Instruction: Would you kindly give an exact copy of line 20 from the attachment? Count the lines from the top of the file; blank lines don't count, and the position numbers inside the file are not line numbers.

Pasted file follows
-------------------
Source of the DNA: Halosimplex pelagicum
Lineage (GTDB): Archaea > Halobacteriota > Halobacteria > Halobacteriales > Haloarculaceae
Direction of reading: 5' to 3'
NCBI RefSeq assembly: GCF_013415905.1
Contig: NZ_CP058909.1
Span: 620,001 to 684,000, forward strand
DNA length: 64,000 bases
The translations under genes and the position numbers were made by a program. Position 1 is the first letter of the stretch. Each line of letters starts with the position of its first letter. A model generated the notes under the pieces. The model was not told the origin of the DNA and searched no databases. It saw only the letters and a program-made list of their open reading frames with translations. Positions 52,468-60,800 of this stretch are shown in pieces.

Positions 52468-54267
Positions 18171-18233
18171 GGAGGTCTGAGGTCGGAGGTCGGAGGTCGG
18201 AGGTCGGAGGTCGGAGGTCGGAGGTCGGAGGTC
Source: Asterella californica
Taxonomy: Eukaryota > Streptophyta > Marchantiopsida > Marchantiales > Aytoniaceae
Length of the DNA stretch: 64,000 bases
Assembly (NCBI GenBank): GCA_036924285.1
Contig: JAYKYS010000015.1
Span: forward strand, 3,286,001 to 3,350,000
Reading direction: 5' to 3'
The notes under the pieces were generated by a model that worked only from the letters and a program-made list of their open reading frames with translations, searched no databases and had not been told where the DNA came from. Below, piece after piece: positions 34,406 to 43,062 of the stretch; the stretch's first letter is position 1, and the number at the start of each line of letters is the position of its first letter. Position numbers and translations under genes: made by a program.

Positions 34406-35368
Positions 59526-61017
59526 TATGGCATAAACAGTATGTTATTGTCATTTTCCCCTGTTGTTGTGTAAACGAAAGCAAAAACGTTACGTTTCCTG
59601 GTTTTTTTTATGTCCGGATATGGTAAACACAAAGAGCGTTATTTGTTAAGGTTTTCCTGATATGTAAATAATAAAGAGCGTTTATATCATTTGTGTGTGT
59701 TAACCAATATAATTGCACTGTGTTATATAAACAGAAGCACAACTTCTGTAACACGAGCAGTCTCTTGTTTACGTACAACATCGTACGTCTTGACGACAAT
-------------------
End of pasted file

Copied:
The notes under the pieces were generated by a model that worked only from the letters and a program-made list of their open reading frames with translations, searched no databases and had not been told where the DNA came from. Below, piece after piece: positions 34,406 to 43,062 of the stretch; the stretch's first letter is position 1, and the number at the start of each line of letters is the position of its first letter. Position numbers and translations under genes: made by a program.